High and low energy treatment plans comparison results have been provided, also a hypothetical situation was considered where patient originally planned for 15 MV has been mistakenly treated on 6 MV or directly shifted from high to low energy without re-planning, and this case was called the direct transition case (DT).
Treatment plans have been provided for one patient from each pelvic site (because of restriction of space). In addition the mean data in the form of tables for each pelvic site has been furnished as well.
Unless and otherwise mentioned, three field technique was used.
Seven bladder patients were studied. The total dose prescribed to the tumor was 6000 cGy delivered in daily fraction of 200 cGy (30 fractions). In all cases 15 MV photon beams were superior to 6 MV in terms of quality index, global maximum doses, doses to the organs at risk (OAR), target uniformity and the entrance doses (table 1).Comparison of entrance doses amongst 15 MV and 6 MV revealed that from the anterior field an additional 20% dose was delivered in case of 6 MV photons. Direct transition (DT) resulted in 10% extra dose from the anterior field, and also delivered high doses from lateral aspects. However no such dose concentration was seen for 15 MV and 6 MV optimum plans (Figures 1 & 2). In case of DT the entrance dose from left lateral side was higher by 13.3% and 10.9% as compared to 15 MV and 6 MV respectively, where as from right lateral side in case of DT the entrance dose was up by 13.6% and 10.4% from 15 MV and 6 MV respectively (Figures 2 & 3).
Table 1: Bladder patient mean data
Fig 1: Bladder 15 MV plan
Fig 2: Bladder 6 MV plan
Fig 3: Bladder DT plan
The above trends indicated that careful patient planning was required before making any transition from 15 MV to 6 MV incase of bladder, other wise there were chances of skin reaction from the lateral sides, normally above 3000 cGy skin reactions are very common. Mean quality index for tumor (Table 1) indicated that in case of 15 MV the area under DVH was more and target coverage was better, because quality index is the ratio of area under the DVH and the total area. Mean dose to rectum for 15 MV was less by 10 cGy that implied that in 30 fractions a total reduction of 300 cGy was made to bladder dose, which was clinically significant. The TD5/5 dose for bladder is 6000 cGy. For bladder and other pelvic sites to be discussed in the following sections, superiority of high-energy beams in various parameters of interest was because of the reason that lateral body separation in pelvic region was greater as compared to any other body site, which favored the use of higher energy beams.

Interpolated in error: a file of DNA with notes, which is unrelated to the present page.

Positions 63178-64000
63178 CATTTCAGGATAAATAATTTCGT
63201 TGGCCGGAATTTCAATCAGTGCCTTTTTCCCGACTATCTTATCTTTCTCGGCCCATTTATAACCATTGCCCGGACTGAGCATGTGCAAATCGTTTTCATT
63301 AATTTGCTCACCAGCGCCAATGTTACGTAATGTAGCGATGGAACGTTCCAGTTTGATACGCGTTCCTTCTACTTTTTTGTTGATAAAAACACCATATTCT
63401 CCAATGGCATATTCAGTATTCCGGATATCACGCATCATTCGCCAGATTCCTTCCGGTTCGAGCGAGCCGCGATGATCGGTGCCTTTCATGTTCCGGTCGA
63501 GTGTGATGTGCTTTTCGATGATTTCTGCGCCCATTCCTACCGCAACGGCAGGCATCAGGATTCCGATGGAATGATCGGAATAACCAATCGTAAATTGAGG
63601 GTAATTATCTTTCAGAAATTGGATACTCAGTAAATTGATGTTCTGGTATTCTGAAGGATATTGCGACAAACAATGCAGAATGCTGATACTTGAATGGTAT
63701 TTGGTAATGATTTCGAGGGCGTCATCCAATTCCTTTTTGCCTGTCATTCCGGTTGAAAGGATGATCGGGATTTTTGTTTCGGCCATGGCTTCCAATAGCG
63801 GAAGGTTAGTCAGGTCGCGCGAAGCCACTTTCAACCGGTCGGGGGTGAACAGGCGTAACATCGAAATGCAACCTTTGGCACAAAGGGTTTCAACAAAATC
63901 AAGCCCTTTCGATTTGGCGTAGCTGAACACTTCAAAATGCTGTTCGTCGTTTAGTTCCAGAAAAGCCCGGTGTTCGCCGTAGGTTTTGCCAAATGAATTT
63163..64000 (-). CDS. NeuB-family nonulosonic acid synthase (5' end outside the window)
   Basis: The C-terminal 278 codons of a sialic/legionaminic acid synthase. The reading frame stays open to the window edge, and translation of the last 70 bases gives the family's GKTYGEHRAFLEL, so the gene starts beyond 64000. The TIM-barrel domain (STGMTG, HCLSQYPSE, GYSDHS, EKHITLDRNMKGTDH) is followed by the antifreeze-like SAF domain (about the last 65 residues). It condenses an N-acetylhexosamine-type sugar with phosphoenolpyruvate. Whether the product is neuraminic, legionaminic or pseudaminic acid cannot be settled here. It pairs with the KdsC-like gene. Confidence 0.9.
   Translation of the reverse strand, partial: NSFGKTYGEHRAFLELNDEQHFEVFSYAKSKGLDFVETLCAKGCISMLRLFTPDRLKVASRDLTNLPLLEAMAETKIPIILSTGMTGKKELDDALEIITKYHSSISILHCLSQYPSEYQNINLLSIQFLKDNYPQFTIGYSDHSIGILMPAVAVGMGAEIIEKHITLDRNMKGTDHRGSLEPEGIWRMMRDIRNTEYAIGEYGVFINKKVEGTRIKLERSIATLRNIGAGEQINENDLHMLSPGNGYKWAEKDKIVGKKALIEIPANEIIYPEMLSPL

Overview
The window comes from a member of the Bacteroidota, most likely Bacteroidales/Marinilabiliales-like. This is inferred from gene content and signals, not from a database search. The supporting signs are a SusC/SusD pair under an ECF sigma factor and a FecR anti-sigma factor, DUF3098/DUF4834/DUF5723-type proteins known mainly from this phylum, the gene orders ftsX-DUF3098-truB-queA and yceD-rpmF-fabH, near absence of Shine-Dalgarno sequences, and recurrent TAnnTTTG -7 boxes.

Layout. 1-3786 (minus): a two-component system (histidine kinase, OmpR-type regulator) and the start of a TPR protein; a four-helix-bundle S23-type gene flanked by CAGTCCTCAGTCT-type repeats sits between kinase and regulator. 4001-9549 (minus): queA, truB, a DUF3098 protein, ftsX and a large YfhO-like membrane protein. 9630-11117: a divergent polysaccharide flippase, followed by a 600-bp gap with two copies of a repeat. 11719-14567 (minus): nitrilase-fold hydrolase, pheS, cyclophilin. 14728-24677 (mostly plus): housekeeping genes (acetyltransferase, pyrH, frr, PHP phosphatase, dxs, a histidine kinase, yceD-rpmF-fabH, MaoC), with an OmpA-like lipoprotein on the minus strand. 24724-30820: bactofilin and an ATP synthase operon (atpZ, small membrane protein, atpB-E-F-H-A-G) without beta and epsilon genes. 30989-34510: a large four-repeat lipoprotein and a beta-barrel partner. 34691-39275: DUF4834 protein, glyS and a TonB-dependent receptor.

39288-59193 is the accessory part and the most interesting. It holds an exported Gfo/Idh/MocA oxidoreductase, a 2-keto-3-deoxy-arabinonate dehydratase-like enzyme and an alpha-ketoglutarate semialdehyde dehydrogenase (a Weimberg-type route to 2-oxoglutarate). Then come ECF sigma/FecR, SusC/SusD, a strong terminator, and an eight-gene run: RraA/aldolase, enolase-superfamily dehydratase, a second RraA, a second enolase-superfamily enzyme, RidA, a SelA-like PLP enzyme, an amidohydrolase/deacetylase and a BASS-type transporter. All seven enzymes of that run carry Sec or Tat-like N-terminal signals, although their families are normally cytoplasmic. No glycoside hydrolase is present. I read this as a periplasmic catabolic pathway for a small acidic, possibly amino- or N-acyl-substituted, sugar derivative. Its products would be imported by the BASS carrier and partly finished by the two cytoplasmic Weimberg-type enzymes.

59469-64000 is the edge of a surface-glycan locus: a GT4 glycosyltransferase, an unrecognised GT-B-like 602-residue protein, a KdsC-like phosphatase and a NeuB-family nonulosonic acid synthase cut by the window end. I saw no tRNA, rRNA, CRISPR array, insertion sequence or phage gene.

Three prostate patients were studied. 7000 cGy was delivered in 35 fractions (200 cGy per fraction). In all cases 15 MV photon beams were superior to 6 MV in terms of quality index, global maximum doses, doses to the organs at risk (OAR), target uniformity and entrance doses (Table 2). The 50% isodose curve for 15 MV photon beam was closer to the tumor both from anterior and posterior ends as compared to 6 MV and DT cases (Figures 4,5 & 6). Comparison of entrance doses between 15 MV and 6 MV showed that from the anterior field an additional 19.2% dose was delivered in case of 6 MV photons. DT resulted in an additional 6.8% dose from the anterior field. From left lateral side in case of direct transition the entrance dose was up by 13.2% and 9.7% as compared to 15 MV and 6 MV respectively. For right lateral side in case of direct transition the entrance dose was up by 13.3% and 10.2% as compared to 15 MV and 6 MV respectively. As high as 85% isodose curve was visible from the lateral sides (Figure 6), where no such dose concentration was visible for 15 MV and 6 MV (Figures 4 & 5) Mean dose to rectum for 15 MV beam was lower by 7 cGy as compared to 6 MV (Table 2). This suggested a reduction of 245 cGy in bladder dose during 35 fractions. Quality index (Table 2), global maximum doses, and doses to rectum and target uniformity followed similar trends as explained in section[7,8].